Exploring The Effect of Extroversion on Networking Behavior: The Role of WFH
This study examines the effect of extroversion and working from home on employees' networking behavior. In traditional in-office work environments, extroverted employees have been found to involve more in networking behavior compared to introverted employees. However, the rise of working from home due to the COVID-19 pandemic has disrupted networking dynamics within organizations. The objective is to explore the effect of extroversion on networking behavior and how working from home moderates this relationship. This study suggests that reduced in-person contact during working from home may hinder employees’ involvement in networking behavior. Additionally, this study suggests that introverts may benefit from working from home due to the less stimulating environment it provides. Using survey data from 68 consultants at a medium-sized consultancy firm, this study finds that employees with high extroversion are more likely to engage in networking behavior compared to those with low extroversion. Furthermore, working from home negatively impacts employees' involvement in networking behavior but does not moderate the relationship between extroversion and networking behavior. This study highlights the need for revised measures and practices in the context of increased working from home and provides insights for scholars and managers navigating the challenges and opportunities of home-working arrangements.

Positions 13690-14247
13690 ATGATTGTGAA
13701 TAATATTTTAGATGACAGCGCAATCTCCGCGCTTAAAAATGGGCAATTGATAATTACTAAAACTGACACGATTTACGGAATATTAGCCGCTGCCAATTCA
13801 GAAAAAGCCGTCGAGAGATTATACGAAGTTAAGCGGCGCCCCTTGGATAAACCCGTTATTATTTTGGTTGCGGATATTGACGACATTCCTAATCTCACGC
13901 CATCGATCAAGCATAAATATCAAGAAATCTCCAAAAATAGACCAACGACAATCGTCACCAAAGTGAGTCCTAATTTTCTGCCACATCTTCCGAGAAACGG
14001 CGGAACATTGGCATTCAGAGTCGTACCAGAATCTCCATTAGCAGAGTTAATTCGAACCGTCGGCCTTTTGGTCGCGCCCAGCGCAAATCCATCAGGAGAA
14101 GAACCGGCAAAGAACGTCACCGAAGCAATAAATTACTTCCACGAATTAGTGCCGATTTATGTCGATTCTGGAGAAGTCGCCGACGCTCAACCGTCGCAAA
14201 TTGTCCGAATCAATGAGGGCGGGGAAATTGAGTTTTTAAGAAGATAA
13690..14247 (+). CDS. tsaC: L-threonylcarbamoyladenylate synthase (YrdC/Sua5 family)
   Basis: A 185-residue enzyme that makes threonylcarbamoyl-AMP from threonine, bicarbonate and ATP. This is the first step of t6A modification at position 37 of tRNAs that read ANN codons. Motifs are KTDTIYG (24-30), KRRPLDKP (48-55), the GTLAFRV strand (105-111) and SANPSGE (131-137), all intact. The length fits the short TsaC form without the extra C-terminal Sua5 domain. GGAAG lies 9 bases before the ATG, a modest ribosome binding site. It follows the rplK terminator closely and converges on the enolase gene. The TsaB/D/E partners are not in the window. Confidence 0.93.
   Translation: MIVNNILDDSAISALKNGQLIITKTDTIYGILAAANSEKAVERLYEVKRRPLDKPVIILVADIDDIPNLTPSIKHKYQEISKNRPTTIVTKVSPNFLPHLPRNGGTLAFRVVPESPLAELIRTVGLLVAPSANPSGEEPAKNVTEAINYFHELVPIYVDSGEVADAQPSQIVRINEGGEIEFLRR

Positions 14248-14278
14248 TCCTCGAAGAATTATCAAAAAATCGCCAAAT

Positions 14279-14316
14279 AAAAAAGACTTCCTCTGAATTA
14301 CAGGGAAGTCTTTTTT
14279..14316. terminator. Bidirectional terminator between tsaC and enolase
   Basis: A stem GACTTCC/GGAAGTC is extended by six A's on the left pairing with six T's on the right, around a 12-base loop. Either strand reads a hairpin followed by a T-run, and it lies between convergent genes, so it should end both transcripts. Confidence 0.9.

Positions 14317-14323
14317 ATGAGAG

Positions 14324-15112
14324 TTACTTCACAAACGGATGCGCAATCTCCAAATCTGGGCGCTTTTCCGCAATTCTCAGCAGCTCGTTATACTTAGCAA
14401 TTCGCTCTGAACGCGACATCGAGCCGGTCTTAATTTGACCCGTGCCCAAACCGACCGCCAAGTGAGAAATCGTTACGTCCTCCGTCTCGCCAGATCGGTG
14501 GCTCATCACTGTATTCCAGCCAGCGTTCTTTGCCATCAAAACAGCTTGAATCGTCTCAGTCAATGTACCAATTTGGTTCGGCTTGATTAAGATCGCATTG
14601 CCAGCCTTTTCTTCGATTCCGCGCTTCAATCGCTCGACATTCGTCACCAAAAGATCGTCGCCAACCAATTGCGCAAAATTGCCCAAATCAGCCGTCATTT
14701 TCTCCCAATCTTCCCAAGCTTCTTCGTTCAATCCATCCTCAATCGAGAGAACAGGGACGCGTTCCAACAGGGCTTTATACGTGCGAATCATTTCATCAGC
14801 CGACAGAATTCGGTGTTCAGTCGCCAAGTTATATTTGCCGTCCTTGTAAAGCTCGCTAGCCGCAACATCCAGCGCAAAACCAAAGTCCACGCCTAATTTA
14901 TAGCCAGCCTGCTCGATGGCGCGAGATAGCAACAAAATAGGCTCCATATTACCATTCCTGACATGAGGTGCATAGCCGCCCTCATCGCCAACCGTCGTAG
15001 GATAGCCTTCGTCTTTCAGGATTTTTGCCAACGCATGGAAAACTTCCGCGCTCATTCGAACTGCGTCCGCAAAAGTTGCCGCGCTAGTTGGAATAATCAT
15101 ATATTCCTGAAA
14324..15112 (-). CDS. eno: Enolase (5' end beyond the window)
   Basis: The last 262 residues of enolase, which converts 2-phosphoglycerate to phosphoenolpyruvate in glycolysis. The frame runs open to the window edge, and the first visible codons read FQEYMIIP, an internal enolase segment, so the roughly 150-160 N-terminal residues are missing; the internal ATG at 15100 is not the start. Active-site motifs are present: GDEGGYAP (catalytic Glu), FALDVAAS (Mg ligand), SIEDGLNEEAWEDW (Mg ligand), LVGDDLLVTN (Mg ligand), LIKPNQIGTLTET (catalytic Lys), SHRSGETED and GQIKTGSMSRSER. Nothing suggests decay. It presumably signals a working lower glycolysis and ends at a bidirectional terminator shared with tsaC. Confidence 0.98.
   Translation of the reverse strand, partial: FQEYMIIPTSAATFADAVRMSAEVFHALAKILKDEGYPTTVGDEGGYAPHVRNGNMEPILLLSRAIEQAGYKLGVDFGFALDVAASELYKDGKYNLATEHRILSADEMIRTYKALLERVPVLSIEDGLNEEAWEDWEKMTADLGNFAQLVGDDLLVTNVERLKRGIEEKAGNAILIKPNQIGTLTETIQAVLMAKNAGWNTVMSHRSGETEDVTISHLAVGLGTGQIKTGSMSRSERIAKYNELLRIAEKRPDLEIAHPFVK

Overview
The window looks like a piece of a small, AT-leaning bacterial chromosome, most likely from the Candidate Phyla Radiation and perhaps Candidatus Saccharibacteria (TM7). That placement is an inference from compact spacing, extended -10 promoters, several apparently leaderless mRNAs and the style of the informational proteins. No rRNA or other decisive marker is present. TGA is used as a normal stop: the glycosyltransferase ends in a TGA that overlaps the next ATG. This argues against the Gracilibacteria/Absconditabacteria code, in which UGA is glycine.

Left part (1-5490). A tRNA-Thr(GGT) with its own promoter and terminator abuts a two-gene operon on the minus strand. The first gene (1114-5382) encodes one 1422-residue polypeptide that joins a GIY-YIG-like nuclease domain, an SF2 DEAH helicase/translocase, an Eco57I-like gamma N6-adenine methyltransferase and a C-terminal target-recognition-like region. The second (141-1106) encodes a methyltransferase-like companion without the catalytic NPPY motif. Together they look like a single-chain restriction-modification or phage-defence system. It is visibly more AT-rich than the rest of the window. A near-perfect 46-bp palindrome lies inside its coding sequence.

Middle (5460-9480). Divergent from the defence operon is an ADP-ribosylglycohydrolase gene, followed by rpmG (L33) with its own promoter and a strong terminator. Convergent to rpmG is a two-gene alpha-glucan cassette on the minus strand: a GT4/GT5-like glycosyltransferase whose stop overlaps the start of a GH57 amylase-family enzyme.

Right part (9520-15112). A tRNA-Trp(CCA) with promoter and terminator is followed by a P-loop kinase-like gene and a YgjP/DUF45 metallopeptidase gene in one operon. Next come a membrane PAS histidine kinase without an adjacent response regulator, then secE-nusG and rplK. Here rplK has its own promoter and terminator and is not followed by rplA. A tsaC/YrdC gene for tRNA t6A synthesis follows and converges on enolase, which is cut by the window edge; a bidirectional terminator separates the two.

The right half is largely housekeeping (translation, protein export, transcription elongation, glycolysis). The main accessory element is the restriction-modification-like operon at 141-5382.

Faculteit der Managementwetenschappen